Higher Education Webinars
An administrator pushes, on a shoestring budget, to move his university and the world toward a more sustainable equilibrium.
January 26, 2009 - 8:46am
Michael Pollan pretty famously wrote The Omnivore's Dilemma; A Natural History of Four Meals. If you haven't read it, you probably should. Unless you're really hung up on your current eating patterns. One of Pollan's points, of course, is that the way North Americans eat takes no account whatever of the lifespan greenhouse gas emissions created by the food we choose to eat. It's a legitimate point, and a significant one, and my family has changed -- to an extent -- the way we eat, as a result.
January 22, 2009 - 6:56pm
As any good student, the more I study this sustainability thing, the less I think I know. There's so much pragmatic certainty to the problem, yet so much technical uncertainty about the specific mechanisms, measurements and models. And the social/political/economic dimensions are Gordian. The good news is that, at least in the early stages, we know what we have to do.
January 21, 2009 - 2:41pm
I'm as over-inaugurated as anybody. For fully understandable reasons, the nation is partying hearty. Wall Street fell a full 4% yesterday, and nobody cares. We're all drunk (for good reason), and the hangover's gonna be a real monster. So be it.
January 20, 2009 - 10:12am
If you believe that the truly educated never graduate, then I'm still a student. Certainly, I read a lot. And my interests are sufficiently eclectic (and my patience sufficiently short) that even the library at Greenback won't fill my needs. Still, a lot of the books I'm interested in are (or have been) used as teaching texts. And if I'm reading for my own purposes, I don't need the latest edition. So, I buy used. And cheap. Which usually means online.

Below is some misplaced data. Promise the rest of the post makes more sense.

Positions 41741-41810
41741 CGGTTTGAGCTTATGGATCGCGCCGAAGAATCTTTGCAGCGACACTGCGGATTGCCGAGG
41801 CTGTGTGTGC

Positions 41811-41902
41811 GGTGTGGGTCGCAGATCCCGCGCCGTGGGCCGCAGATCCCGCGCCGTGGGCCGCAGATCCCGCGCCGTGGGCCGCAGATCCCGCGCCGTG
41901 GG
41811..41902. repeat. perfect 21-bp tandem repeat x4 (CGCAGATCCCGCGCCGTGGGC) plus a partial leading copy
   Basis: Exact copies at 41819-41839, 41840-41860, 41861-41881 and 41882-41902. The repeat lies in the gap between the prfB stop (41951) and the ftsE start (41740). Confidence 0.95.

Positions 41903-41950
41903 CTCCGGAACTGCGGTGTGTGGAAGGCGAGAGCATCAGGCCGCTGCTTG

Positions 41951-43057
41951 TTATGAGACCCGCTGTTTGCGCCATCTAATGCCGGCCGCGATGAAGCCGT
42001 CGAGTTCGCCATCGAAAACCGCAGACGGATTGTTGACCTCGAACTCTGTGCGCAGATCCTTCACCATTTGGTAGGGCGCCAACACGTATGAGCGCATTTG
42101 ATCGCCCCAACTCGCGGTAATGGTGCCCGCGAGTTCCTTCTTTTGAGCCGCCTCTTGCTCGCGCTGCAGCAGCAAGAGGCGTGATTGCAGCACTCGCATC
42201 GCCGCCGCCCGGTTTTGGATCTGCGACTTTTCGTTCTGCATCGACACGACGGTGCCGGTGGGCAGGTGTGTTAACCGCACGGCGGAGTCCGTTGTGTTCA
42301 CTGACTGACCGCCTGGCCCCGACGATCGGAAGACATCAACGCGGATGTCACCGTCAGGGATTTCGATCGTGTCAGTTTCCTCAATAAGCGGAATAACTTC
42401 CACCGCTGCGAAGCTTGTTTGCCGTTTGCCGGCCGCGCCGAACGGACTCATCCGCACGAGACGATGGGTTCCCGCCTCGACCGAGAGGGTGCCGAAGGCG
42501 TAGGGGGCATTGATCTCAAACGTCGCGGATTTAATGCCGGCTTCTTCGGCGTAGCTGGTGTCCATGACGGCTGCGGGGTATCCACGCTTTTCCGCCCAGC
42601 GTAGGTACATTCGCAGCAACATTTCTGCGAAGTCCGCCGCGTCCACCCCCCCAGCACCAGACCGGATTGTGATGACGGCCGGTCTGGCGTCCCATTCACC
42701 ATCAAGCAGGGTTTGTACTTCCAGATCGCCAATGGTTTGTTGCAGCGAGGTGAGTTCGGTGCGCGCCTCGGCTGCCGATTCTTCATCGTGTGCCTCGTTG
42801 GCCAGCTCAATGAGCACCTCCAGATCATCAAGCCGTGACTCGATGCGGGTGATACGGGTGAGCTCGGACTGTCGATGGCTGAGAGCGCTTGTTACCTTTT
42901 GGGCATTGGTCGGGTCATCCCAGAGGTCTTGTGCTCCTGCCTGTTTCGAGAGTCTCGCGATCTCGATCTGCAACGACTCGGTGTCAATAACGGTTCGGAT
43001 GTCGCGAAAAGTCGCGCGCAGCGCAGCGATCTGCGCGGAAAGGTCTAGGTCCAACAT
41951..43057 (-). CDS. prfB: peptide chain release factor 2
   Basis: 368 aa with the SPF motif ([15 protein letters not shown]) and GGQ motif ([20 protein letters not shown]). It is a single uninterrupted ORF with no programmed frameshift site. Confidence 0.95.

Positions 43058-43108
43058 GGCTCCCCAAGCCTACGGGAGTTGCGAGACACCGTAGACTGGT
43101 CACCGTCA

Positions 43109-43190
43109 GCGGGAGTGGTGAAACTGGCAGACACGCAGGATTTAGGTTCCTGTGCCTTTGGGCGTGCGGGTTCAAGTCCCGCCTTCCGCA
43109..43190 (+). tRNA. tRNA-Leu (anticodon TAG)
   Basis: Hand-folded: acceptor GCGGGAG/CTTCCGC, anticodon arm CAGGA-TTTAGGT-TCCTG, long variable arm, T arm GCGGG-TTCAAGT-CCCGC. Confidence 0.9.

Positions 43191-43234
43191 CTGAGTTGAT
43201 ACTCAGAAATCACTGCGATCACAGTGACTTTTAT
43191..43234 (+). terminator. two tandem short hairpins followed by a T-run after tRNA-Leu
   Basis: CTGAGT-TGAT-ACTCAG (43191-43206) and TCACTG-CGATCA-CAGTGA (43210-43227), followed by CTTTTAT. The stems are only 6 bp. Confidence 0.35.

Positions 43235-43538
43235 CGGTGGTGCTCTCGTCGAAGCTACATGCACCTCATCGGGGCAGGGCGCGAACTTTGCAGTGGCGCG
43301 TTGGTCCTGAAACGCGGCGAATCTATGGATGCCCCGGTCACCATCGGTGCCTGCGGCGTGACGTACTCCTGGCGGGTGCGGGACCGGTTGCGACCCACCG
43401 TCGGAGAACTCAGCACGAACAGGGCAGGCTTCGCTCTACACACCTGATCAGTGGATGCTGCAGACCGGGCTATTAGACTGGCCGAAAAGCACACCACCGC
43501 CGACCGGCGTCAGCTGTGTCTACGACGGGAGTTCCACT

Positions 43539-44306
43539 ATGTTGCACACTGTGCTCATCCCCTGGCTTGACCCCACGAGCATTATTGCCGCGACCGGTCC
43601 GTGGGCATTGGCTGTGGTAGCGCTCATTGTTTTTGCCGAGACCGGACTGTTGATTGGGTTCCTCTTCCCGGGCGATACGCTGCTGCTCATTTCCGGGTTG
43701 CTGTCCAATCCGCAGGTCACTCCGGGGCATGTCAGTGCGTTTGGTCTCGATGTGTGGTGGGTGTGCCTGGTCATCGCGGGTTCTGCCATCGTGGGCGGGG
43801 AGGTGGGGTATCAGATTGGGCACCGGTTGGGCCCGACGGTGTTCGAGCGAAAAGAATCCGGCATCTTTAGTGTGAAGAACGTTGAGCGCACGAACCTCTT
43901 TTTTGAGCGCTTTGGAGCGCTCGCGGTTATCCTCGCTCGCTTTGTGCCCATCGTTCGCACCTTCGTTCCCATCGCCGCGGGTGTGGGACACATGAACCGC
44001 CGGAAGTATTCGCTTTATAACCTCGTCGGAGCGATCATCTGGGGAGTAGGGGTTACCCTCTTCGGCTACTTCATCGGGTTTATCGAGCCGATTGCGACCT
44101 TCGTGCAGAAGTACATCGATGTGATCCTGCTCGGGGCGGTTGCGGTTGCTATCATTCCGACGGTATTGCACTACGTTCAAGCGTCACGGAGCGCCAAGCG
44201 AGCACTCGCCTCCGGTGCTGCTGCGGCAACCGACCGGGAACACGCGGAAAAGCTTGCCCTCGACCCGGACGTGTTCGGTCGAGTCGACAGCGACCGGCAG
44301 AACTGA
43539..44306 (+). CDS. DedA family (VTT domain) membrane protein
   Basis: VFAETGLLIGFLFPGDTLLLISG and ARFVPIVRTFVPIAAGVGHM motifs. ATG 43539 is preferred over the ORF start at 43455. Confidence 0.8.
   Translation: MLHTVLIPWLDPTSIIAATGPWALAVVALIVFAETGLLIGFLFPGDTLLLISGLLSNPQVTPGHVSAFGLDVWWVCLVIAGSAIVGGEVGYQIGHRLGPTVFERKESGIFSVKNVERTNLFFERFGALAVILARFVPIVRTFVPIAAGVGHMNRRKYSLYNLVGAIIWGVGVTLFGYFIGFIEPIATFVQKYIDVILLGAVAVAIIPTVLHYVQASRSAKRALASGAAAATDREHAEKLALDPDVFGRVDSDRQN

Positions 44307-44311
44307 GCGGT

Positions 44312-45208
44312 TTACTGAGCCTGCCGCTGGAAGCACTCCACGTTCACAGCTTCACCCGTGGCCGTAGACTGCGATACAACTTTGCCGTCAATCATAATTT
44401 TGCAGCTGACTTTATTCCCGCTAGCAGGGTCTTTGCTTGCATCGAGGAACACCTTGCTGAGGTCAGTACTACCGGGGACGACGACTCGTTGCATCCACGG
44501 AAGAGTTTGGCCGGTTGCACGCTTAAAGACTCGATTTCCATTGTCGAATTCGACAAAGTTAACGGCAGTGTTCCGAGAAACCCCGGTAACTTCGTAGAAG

January 15, 2009 - 7:13pm
(I thought about titling this "Lies, damn lies, and assumptions", or even "Making an ASS of U and ME". So many decisions, so little time. Sigh...)
January 13, 2009 - 2:00pm
Warren Buffett has seen the future of personal transportation, and it isn't spelled "GM". The Oracle of Omaha (or, more specifically, Buffett-controlled Berkshire Hathaway) has taken a ten percent stake in a Chinese firm called BYD Company Ltd. A subsidiary, BYD Auto, has announced that they will enter the US market in 2011, bringing us the world's first mass-produced plug-in hybrid and a five-passenger electric-only crossover vehicle which gets 250 miles between charges. (It also does 0-to-60 in about 10 seconds.)
January 11, 2009 - 6:28pm
When I'm not on campus, I farm. As a result, for the last 25+ years, I've lived a ways from pretty much everything. I believe in that time I've lived within 8 miles of precisely one small store, not counting the occasional crafter selling out of her house. For my family and me, shopping isn't a pass-time, it's a pain in the neck. And my commute to Greenback is over 20 miles, each way. My family probably drives 40,000 vehicle/miles per year, or more.
January 9, 2009 - 3:58pm
Not too long ago, I posted about how it's easier to defeat information-based change than to achieve it, particularly if the resister is well positioned.
January 8, 2009 - 3:42pm
I was in the dentist's office, waiting to get my teeth cleaned. The remarkable thing about this situation was that most of the magazines in the waiting room were actually current issues. I picked up the copy of Time, since it had a cover story on energy efficiency. (I didn't get a chance to finish the story, so I still don't know how it comes out.)
January 6, 2009 - 1:21pm
As a change agent with an audience consisting largely of young adults, I understand the value of tchotchkes. You know, those inexpensive items, emblazened with a logo or a slogan which you can afford to give away for free. If it's cute, people will take it. If it's also useful, they might keep it around for a while and see (perhaps even think about) your message every time they use the thing.
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